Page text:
The Ratana movement remains as strong as ever almost 100 years after its inception. 99-year-old Ngā Haerenga a te Mangai Noa Nicholson takes a moment to reflect back on life and growing up within the religious beliefs of the Ratana Church.
Nicholson will celebrate her 100th birthday in March and was just five when the movement began.
The elder now observes the younger generations as they take on the different roles of the church.
She has witnessed many changes in her time and looks forward to coming back to Ratana next year.
"The children of today are raised in our native tongue and learn from our learning nest. They are very fortunate from the time they are infants they know how to speak our language. That's why I'm so proud."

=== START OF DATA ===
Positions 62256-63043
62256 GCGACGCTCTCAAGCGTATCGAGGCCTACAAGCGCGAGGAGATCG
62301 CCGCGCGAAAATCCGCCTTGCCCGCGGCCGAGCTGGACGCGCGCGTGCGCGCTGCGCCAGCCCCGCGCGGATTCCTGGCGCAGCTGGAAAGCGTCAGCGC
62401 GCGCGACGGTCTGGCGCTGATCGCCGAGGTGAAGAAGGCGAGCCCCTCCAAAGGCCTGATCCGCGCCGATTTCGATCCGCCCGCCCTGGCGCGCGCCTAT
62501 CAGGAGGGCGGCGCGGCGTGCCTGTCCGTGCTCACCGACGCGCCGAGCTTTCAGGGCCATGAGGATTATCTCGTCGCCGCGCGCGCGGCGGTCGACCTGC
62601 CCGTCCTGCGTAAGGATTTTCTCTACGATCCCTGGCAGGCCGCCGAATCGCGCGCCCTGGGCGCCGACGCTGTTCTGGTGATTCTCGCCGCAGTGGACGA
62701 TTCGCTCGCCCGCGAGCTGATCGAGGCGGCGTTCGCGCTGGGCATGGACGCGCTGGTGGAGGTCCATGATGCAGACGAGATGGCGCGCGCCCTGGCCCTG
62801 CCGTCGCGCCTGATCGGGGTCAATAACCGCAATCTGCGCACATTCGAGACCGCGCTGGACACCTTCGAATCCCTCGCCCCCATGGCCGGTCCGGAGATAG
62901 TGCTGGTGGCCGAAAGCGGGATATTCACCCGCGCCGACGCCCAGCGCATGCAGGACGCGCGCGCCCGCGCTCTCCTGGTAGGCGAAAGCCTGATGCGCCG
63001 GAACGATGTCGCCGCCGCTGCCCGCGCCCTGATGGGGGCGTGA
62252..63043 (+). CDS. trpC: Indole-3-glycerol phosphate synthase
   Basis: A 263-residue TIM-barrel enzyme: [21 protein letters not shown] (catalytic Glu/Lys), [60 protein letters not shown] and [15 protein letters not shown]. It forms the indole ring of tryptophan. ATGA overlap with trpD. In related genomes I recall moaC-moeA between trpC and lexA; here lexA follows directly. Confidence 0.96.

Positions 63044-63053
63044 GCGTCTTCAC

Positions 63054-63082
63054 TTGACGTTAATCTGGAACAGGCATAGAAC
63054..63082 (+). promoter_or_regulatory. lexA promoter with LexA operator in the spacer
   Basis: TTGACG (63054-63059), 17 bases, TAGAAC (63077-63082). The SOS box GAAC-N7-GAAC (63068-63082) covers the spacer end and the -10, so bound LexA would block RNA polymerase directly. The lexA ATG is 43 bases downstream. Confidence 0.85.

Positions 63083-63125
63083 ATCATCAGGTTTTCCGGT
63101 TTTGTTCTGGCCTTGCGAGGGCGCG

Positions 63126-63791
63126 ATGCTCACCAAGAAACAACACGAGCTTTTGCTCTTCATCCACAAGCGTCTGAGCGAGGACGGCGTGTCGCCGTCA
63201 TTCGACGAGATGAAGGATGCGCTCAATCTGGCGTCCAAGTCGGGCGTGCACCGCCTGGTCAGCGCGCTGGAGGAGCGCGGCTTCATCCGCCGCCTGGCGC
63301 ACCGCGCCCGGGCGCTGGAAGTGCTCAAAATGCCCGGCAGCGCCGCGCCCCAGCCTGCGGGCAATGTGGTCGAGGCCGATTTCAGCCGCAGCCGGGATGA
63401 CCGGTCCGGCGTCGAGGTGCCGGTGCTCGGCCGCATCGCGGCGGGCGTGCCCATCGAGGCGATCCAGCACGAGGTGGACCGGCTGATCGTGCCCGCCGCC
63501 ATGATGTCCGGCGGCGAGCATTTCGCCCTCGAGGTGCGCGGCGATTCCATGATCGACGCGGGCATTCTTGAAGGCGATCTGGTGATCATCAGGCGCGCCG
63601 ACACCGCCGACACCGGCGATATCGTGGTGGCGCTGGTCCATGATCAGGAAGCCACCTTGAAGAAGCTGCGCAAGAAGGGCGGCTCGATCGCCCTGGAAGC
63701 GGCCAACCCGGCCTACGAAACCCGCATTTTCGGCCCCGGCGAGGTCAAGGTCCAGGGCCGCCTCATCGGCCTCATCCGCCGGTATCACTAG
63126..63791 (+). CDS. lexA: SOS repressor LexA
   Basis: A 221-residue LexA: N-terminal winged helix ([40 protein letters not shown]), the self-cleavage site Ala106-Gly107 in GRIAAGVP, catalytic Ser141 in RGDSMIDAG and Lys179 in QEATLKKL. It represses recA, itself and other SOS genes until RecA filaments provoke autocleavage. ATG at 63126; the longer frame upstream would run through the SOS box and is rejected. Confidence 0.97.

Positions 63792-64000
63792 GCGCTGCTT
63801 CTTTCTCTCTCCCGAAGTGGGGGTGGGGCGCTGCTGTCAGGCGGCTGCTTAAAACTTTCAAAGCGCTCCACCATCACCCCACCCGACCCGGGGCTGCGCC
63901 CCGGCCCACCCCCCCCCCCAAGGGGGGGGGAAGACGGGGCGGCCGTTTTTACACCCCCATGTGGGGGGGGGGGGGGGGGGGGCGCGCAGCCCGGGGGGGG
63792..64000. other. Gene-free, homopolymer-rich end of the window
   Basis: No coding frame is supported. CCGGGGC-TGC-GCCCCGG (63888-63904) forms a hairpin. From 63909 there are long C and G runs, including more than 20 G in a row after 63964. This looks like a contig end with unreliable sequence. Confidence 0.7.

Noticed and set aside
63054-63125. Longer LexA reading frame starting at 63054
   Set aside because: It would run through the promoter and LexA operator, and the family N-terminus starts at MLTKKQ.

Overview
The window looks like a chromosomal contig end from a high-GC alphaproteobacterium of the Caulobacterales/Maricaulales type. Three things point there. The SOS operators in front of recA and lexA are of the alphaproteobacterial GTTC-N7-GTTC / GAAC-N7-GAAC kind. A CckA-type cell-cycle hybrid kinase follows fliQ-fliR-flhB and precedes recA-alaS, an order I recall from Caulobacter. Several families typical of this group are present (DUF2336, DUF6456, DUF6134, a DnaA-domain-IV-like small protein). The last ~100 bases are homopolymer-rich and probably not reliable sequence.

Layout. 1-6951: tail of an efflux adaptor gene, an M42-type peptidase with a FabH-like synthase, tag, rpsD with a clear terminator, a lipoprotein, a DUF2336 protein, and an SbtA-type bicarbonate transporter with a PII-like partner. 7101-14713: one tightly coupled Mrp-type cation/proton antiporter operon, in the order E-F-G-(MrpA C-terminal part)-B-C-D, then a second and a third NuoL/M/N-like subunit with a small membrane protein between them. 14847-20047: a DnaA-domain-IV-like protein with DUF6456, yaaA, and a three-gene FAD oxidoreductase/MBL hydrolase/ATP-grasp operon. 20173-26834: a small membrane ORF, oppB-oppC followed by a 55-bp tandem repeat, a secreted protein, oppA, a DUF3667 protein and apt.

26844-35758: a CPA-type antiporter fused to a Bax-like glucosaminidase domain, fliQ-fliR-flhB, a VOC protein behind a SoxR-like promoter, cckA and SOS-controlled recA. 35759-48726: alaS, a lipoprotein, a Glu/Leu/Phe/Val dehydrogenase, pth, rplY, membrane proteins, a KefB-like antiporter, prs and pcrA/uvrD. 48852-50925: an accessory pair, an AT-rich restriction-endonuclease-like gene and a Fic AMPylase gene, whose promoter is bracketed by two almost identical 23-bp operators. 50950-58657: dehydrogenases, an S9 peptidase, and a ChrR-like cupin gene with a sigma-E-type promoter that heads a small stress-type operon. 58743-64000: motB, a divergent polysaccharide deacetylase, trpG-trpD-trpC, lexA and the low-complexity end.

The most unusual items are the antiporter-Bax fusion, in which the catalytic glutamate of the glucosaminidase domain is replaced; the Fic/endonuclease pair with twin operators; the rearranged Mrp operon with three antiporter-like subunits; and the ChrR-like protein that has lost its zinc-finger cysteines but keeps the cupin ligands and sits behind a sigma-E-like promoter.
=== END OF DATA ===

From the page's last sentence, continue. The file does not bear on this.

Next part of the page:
Souljah Niania Puha, a junior of the Te Reo o Hamuera band from the Hawkes Bay says, "The mangai said, 'this is your responsibility and that is his or hers'. I take up this position upon my love for my family. I play this instrument for the mangai and God so that the sun may shine on you all."